Opening a Channel … In English

Unless you already know a fair bit round the lightning network’s innards, it’s probably hard to digest the “sign here, initial here, put in this, broadcast that – no not that.” 

Here’s a more conceptual stripe. The funding transaction is what it sounds like: it provides the funds for the neck. It also acts as a cap for the channel: neither party can end up with more than the original funding amount, and both parties’ balances must add up to that amount. The grounds the funding transaction is created first, but broadcast last, is that if it were just posted to the blockchain in one step, nothing would have been talented aside from a single, plain-vanilla transaction. Lightning doesn’t impute those any faster or cheaper.

By leaving the funding transaction open, inserting a commitment affair – which, as described below, functions as a kind of smart contract – and then minute the funding transaction, lightning pries open a kind of wormhole in the network. It tolerates you to move bitcoin back and forth along a single, defined route. You’re using the bitcoin protocol, but bypassing the delays and expense imposed by the miners.

Keeping Lightning Trustless

Say Bob now fall short ofs to pay Alice 0.1 BTC using their open channel. The two parties plainly update the commitment transaction — no need to appeal to the miners. The balance, in days of old 0.5 BTC each, is now 0.6 BTC to Alice, 0.4 BTC to Bob.

The only problem is, how to do that securely? Because they’ve already swapped signatures for the initial transaction, Bob can sign that one – rather than the most fresh one – and walk away with 0.5 BTC instead of the 0.4 BTC he’s actually owed. In other brief conversations, he can steal around $1,000 from Alice, based on prices at the every now of writing. The answer might be to only open channels with people you certitude. But then what’s the point of using bitcoin?

Finding a cryptographic mixture to this dilemma boils down to one goal: making it impossible to consign an old transaction and close the channel in a way that reflects a previous state. As sustained as doing so is an option, lightning has a double-spend problem.

Remember that Bob significants one half of the commitment transaction (Commitment Tx 1a below), which only Alice can broadcast because hers is the lassies signature. Alice signs the other (Commitment Tx 1b), which only Bob can then seed. Either one can do so and close the channel, but using bitcoin’s (limited) smart contract-writing potentials, the outputs of the two halves of the commitment transaction can be subject to different restrictions. Specifically, one manufacture can allow the recipient to spend the funds immediately, while the other can be liable to suffer to cancellation by either party – via a Revocable Sequence Maturity Contract (RSMC)  – for a expatiate oned period of time, such as 1000 blocks, or about a week.

Here’s why that’s of use. If Bob turns out to be devious and unprincipled, he can only sign and broadcast Commitment Tx 1b (greater than), which pays Alice out immediately (Delivery 1b) and holds his funds in revocable limbo for a week (Revocable Performance 1b). Alice, seeing that Bob has attempted to shortchange her, can trigger revocation and title not just the 0.1 BTC Bob tried to steal, but the 0.4 BTC he would otherwise be undergoing been entitled to.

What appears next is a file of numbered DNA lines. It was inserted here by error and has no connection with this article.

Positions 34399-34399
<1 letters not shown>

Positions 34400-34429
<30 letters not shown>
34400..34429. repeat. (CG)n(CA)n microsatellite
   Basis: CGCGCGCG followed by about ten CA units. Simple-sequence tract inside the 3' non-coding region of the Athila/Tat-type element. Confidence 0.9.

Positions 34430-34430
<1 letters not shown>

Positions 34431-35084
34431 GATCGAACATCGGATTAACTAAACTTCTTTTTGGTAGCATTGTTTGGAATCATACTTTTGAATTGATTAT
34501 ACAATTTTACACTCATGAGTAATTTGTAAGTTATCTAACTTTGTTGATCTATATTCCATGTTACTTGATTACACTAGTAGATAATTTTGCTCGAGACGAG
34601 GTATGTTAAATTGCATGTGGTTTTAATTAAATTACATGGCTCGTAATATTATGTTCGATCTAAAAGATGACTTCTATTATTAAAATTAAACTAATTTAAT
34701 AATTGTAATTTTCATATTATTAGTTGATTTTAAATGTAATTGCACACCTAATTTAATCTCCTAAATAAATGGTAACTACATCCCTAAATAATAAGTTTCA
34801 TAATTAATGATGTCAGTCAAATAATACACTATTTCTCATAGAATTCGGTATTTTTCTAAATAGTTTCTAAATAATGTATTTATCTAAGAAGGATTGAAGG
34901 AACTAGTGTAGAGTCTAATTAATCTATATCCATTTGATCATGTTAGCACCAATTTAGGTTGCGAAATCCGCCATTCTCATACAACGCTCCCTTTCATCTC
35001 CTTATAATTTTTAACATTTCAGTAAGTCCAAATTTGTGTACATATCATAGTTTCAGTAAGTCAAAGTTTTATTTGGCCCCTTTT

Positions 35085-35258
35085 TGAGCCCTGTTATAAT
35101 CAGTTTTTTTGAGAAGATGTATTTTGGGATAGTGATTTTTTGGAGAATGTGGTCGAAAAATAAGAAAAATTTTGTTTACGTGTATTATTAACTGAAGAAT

In other words, the whole channel goes to Alice if she discerns Bob cheating. That’s possible because when the parties create a new commitment minutes (C2a and C2b below), promising in effect not to broadcast an old commitment transaction (C1a or C1b), they put their spinach where their mouths are. Along with the new commitment transaction, they fabricate a breach remedy transaction with two outputs (BR1a and BR1b) applying to the previous commitment. Alice sponges Bob her private key for his half of the breach remedy transaction, and vice-versa. Now if either try ones hand ats to broadcast the old transaction, the counterparty can take advantage of the 1000-block be tabling period and swoop in ahead of that transaction, taking the offending festivity’s entire balance.

The problem is that Alice must pay semi-constant notice to her channels, lest Bob catch her off guard for 1000 blocks. Poon and Dryja offer designating some third party whose job it is to trigger breach ameliorate transactions – the ones rewarding all the channel’s funds to the wronged party – when a counterparty proves to cheat. These could be paid a fee out of the penalty. 

Olaoluwa Osuntokun, Lightning Labs’ co-founder and CTO, is lay open “watchtowers” to serve as these third-party enforcers. While concerns be enduring been raised that these nodes could act as trusted advocates and introduce insecurity into the network, Osuntokun tells CoinDesk that not one honest watchtower would be needed for a given channel. 

Also, as Christian Decker, insides tech engineer at Blockstream, points out in an email, fraud is risky. It’s a momentous gamble to assume that the party you’re trying to rob will not check in at least definitely a week, and the risk of losing all the money in your channel may be enough of a disincentive. 

Connecting the Channels

In the real world, Alice doesn’t want to complete exclusively with Bob, nor Bob exclusively with Alice. Both have any gang of counterparties they need to pay and get paid by. Opening channels with every one of these confederacies would be impractical. Even if the user interface were simplified to idealization, few users would have the liquidity necessary to tie up bitcoin in a dozen or more fair channels.